Since the start of the dot-com bubble, tech startups have all too often been heavy on fancy and even awe-inspiring technology but light on actual value creation. Nowhere has this been truer than in the realm of financial tech. Companies that were once among the sector’s most promising are now ash heaps, having been shown to have fundamentally flawed or unworkable business models. Examples include peer-to-peer lenders Lending Club and OnDeck as well as a string of microlenders that have crashed and burned.
But there is one company that has not only weathered the storm but thrived. GreenSky Credit adopted the philosophy of removing friction from the traditional lending space rather than trying to burn the established banking system to the ground. This more modest, even-headed approach has paid dividends. Today, GreenSky Credit is worth more than $4.5 billion and has been growing at phenomenal rates since its founding in 2006.
GreenSky Credit CEO David Zalik says that he never had a revolutionary mindset. Instead, he wanted to create a fintech company with a very specific goal that would create strong value for all players. It was while he was working with home remodeling giants Home Depot and Benjamin Moore that he first realized there was an enormous opportunity for instant lending that existed in the home-improvement space.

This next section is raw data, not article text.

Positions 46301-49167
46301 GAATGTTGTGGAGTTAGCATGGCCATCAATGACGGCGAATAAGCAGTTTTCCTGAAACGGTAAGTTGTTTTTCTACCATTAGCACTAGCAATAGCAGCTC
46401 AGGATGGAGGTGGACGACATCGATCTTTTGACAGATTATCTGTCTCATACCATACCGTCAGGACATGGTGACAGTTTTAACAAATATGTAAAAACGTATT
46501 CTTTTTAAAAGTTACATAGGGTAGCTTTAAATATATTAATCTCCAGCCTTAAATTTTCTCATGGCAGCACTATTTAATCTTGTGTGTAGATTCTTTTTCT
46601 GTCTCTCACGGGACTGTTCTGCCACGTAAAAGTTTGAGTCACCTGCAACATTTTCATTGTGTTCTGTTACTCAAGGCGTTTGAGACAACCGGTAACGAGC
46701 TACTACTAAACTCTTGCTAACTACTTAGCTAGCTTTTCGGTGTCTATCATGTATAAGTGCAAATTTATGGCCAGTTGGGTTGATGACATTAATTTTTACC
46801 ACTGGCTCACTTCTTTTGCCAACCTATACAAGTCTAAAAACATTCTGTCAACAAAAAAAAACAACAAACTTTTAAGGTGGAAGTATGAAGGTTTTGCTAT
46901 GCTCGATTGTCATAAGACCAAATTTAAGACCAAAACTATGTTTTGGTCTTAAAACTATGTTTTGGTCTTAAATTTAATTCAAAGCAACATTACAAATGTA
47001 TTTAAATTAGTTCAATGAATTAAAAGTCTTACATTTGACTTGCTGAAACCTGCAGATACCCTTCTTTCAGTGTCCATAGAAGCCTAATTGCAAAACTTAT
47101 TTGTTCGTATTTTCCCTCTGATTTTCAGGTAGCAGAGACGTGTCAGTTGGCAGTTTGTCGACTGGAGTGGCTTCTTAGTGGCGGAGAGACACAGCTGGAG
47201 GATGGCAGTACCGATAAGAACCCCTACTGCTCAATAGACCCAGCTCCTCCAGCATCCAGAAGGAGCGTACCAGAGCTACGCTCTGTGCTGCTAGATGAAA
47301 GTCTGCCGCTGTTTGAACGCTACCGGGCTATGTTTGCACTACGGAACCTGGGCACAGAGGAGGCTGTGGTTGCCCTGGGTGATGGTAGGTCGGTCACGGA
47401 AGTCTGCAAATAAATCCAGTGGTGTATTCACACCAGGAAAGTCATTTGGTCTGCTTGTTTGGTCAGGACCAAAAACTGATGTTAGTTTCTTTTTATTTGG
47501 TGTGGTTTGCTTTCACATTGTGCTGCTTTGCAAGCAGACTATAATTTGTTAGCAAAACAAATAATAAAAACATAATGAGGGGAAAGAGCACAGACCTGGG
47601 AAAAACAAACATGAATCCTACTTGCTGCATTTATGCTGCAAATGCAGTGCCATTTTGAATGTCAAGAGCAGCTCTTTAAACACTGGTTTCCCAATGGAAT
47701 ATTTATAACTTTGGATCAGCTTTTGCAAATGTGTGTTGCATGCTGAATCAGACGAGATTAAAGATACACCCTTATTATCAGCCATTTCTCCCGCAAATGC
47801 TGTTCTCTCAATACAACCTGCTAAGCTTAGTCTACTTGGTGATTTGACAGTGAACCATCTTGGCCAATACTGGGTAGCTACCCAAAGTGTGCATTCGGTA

Zalik noticed that a large amount of business was being lost by contractors, the largest direct purchasers of home-improvement supplies. When contractors went to pitch a job or bid on work, they often found that the customers, who frequently have little or no contracting experience, had cost expectations that wildly diverged from the final bids. This often resulted in jobs being lost due to severe sticker shock.
GreenSky Credit stepped in with a system that instantly matches customers with lenders, giving full loan approval in as little as 30 seconds. The system enables contractors to close far more sales. But it also enables homeowners to make the improvements they need to be happy with their living environment as well as increasing their home’s value. At the same time, lenders get high-quality loans to pad their books.